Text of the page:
26 kindergarten 01

Leandro Padilla, left. watches his son, Jonathan, 4, answer questions at the audio/visual station during a Kindergarden Readiness Conference at the Fairfield-Suisun Adult School in Fairfield, Saturday. The workshop helps parents determine if their children are ready for kindergarden. (Aaron Rosenblatt/Daily Republic)


Kindergarten Readiness Roundup helps families prep for school

By From page A4 | January 26, 2014

FAIRFIELD — For the second straight year the Solano Parent and Child Education Kindergarten Readiness Roundup was a rousing success.

More than 150 families turned up Saturday at the Fairfield-Suisun Adult School to have their children evaluated and to learn about resources that can help families be prepared when their children enter kindergarten in the fall.

For families who missed Saturday’s event, there’s another one on Feb. 1 from 10 a.m. to 2 p.m., again at the Adult School, 900 Travis Blvd.

Open to anyone with children entering kindergarten, the Readiness Roundup provided parents with all the information they need to be sure their kids are prepared.

Cheryl Stumbaugh, a preschool teacher at the Adult School, said the turnout was overwhelming.

“We had them all the way out to the sidewalk,” she said of the line as the roundup got going.

Once registered – families can register online in advance, or at the roundup – each child received a backpack for collecting goodies as they moved from station to station.

Stumbaugh said each booth was designed to evaluate a different part of the child’s development and readiness.

First was general information, where children were asked their names, parent’s name, birthday and more.

Then came object assessments, where children were asked to identify colors, shapes and to count to 30 among other things.

Visual-audio assessments included matching and auditory association.

At the fine motor skills station, children were asked to copy a shape and cut out a circle. At the growth motor skills station, children were asked to walk a straight line, jump with both feet and balance on each foot.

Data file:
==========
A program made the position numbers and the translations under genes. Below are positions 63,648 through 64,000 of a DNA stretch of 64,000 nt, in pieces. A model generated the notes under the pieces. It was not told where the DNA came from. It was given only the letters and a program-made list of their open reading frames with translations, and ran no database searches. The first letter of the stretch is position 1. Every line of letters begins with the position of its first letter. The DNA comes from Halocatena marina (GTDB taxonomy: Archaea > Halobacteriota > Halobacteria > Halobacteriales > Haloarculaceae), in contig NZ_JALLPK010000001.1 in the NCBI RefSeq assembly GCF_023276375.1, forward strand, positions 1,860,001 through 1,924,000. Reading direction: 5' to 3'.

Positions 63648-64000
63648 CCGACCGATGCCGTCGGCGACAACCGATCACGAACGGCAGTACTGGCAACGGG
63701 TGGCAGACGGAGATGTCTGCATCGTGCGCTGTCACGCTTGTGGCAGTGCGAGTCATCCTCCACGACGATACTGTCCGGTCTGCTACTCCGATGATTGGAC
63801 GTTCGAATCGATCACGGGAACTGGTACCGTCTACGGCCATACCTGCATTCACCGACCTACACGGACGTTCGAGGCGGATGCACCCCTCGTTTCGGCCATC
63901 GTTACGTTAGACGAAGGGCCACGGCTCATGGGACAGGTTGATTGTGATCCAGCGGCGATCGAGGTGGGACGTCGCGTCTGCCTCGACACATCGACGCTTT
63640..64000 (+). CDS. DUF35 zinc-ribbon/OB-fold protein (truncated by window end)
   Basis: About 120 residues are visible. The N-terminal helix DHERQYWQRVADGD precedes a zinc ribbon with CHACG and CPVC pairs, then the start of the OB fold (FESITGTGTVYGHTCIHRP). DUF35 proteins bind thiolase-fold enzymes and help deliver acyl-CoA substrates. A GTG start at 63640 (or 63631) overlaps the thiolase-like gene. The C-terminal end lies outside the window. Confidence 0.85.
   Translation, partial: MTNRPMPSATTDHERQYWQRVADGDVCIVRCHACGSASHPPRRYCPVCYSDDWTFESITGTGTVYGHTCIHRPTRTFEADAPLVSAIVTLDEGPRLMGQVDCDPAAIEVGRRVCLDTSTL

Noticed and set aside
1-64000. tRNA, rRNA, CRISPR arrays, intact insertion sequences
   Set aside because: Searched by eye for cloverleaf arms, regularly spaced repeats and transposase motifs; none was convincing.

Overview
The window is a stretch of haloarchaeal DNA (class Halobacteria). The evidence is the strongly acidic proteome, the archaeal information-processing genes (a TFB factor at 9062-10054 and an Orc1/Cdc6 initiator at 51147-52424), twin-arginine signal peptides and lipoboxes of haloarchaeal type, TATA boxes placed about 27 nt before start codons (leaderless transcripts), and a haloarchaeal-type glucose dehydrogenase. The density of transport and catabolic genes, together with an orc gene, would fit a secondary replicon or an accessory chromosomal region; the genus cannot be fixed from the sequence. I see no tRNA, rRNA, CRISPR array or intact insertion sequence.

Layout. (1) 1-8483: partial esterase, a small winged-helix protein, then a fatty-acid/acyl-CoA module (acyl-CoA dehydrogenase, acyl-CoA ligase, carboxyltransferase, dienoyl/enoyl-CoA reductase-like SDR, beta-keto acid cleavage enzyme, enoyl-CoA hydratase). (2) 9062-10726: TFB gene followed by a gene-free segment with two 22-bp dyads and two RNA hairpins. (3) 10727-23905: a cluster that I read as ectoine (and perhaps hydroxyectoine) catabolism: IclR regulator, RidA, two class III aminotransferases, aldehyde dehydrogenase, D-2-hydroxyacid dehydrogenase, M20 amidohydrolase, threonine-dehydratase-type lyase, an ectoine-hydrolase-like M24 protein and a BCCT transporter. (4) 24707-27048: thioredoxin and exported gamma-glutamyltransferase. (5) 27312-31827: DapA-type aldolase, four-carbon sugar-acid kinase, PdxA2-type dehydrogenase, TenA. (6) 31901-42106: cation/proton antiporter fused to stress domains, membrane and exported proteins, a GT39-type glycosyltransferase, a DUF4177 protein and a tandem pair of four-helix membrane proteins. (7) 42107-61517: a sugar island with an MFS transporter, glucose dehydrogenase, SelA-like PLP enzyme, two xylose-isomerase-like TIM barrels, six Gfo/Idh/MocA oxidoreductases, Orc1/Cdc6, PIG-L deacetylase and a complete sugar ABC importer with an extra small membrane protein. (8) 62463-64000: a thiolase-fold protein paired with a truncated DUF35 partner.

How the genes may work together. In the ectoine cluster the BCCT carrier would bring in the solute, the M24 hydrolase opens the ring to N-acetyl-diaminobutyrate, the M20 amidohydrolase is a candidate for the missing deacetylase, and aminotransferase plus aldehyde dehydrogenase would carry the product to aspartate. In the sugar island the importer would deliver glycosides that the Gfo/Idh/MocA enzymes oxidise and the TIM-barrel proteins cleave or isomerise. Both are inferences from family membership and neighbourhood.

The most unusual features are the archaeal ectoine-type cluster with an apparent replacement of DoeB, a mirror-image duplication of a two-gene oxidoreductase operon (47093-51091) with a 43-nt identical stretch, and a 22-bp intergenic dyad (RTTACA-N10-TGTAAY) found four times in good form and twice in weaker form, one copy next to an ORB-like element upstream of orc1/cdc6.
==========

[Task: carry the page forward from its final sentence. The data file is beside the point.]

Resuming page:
Based on the final scores, Stumbaugh said organizers could provide further information for parents if a child needed extra help.

While traveling to each station, the children received things to fill their backpacks, such as a phonics audio CD and a writing journal at the first station.

Children also received a hunk of modeling clay.

“Clay is to help them to build the muscles in their hands. Play-Doh is really nice, but clay is best,” Stumbaugh said.

Other booths provided scissors, crayons, glue, pencils and a rubber ball.

“At each booth we have a special education preschool teacher, a preschool teacher and a bilingual person,” Stumbaugh said.

Also present were a number of outside resources, providing information on immunizations, children’s services and Covered California for health care issues.

“Outside, we also had the county dental van that came and did dental checkups on the kids,” Stumbaugh said. “That’s what we’re all about. We’re all about resources.”

The assessments helped last year as the staff was able to identify 13 children with special needs.

“We were able to pass them on and give the right referrals,” Stumbaugh said. “We can refer you to more testing to see if there’s more help we can give you.”

After next week’s Kindergarten Readiness Roundup, Stumbaugh said there will be a pair of follow-up workshops for parents and children on Feb. 22 and March 1.

“Parents come with their child and we show them things they can do (to prepare for kindergarten),” Stumbaugh said.

Reach Mike Corpos at 427-6979 or [email protected] Follow him on Twitter at www.twitter.com/mcorposdr.


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